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Old 7th November 2007, 02:22 PM   #10
lne937s is offline lne937s  United States
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That's pretty interesting stuff- using a mono sub with a delayed inverted signal to cancel out what would have been reflected back as a secondary reflection. I think with DSP, something like this is doable commercially. (program it in for each sub using some kind of bass management program)

At lower frequencies, what I was talking about is related to this quote from the thread you noted:
"At lower frequencies the room works as a compression chamber and the sound will not be reflected by the rear wall anymore."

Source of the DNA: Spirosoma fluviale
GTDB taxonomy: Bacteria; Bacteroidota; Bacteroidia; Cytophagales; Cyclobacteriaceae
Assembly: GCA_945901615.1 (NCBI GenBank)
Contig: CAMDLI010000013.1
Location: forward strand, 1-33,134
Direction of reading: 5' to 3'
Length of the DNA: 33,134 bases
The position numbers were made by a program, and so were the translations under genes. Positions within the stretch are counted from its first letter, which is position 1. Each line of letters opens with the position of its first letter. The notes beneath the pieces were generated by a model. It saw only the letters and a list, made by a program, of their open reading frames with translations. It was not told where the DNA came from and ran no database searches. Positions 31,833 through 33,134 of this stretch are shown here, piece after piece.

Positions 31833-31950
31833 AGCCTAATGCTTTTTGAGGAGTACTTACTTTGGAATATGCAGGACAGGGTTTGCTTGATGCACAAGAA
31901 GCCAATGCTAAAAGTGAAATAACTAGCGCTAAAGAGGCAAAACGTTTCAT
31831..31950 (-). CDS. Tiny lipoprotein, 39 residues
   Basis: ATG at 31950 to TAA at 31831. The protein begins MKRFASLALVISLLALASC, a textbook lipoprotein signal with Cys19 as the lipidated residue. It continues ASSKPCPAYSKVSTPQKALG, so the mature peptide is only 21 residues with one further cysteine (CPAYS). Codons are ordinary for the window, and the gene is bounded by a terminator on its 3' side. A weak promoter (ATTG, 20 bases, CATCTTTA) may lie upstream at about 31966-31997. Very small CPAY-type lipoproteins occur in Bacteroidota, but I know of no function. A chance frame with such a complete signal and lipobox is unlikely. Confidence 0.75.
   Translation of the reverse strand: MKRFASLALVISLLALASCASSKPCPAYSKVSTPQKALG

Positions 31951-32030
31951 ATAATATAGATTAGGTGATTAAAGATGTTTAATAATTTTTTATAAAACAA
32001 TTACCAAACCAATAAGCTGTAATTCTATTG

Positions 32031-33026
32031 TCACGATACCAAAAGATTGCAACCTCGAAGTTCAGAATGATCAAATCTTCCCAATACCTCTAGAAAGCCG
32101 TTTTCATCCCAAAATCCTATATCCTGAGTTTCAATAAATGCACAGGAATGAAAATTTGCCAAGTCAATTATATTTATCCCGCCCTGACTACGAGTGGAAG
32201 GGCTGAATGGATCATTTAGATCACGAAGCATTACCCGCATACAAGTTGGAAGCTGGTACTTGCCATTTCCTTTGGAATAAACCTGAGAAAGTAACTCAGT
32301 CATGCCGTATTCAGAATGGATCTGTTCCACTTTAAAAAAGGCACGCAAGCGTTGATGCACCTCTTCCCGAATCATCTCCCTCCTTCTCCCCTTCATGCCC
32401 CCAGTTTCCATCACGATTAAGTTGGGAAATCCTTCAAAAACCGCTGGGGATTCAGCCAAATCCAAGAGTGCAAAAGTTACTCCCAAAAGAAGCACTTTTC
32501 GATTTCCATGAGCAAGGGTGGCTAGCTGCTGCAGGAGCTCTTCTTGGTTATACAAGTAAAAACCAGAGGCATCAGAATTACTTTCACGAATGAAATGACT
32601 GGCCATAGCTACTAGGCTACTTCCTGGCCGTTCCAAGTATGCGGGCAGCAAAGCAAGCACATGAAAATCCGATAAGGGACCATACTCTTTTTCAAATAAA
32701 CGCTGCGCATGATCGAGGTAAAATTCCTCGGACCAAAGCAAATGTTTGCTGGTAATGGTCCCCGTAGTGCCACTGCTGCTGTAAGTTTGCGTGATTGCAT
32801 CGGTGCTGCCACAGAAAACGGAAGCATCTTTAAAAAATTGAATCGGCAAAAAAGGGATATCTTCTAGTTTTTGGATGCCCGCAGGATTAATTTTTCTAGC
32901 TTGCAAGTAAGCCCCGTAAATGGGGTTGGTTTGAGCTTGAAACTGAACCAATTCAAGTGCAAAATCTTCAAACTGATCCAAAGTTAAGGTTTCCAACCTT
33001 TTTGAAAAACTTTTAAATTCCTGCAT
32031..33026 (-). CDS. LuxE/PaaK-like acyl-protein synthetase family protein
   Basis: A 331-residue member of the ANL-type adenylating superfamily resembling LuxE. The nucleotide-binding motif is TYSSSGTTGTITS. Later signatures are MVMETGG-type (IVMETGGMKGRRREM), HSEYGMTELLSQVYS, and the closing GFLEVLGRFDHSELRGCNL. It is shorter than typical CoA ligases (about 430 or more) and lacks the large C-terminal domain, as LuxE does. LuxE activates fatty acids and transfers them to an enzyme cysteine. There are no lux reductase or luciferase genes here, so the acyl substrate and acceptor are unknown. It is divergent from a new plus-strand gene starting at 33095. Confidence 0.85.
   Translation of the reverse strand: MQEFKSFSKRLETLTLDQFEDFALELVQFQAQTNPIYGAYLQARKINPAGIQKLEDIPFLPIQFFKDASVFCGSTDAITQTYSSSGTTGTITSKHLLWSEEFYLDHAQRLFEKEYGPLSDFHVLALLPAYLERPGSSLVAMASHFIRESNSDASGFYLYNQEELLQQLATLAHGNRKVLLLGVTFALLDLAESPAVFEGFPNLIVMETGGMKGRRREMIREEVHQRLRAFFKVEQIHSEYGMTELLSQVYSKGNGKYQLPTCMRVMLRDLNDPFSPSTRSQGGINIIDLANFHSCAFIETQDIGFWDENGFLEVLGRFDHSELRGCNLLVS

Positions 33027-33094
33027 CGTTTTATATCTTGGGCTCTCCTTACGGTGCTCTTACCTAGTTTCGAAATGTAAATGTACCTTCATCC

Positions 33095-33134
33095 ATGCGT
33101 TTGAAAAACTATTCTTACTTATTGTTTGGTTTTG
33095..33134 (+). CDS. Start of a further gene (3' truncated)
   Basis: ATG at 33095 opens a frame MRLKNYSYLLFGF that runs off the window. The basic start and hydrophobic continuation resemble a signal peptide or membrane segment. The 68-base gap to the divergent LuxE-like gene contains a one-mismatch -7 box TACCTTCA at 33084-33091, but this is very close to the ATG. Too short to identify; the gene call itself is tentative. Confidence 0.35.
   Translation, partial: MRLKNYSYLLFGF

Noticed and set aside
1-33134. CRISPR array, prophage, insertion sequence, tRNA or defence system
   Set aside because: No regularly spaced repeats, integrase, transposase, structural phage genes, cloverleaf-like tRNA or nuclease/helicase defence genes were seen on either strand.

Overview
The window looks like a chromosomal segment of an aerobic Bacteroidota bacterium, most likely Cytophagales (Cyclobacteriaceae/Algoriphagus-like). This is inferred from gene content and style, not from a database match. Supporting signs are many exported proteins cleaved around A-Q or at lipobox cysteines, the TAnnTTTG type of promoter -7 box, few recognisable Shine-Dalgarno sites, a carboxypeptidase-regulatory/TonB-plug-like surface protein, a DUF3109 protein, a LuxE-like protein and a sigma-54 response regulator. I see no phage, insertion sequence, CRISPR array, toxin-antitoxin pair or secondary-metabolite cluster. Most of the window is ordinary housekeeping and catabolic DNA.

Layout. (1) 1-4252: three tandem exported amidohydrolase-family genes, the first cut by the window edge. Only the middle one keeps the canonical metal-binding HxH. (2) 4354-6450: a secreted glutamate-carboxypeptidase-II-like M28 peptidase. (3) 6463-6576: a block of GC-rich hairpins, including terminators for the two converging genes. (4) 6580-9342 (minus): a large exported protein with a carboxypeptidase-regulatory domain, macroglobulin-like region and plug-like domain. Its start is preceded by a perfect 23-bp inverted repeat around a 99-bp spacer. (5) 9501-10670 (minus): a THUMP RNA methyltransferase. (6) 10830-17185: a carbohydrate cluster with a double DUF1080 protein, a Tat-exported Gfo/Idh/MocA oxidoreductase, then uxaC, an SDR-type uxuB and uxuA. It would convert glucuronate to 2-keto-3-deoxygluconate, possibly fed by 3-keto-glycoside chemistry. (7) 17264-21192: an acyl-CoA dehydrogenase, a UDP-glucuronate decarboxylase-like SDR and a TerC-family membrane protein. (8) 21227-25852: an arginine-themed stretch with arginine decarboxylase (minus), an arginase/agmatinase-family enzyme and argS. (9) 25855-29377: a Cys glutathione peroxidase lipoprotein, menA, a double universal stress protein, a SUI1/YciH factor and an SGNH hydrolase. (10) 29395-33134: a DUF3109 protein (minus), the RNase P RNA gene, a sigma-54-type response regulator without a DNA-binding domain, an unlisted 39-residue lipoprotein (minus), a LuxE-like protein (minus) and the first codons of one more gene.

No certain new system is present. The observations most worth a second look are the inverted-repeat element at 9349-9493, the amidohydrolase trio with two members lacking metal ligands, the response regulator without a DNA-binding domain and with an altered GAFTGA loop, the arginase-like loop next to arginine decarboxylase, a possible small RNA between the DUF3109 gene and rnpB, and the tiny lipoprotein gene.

With the driver at the opposite side of the room, time delayed polarity reversed, same volume, you are counteracting the pressure that the original driver is trying to place into the room.

Another way to think about it is a speaker creates sound by pressing up against a mass of air, that presseses up against another mass of air, etc., creating a wave of pressure. What you are recommending counteracts the mass of the air- if at equal volume, eliminating the sound pressure completely.

Now, you could do some sort of back wall noise cancellation to leave only a simulation of the mass of the air: creating the equivalent of of anechoic (in true planars, the mass of air is often greater than the mass of the diaphragm). However, as the diagphragm is not much more than a sheet of plastic wrap with somethin wires glued to it, it would do little to dampen any sound hitting up against it from behind- you would need to have a large, well damped room behind it. Practically speaking, it would probably be better just to leave it open.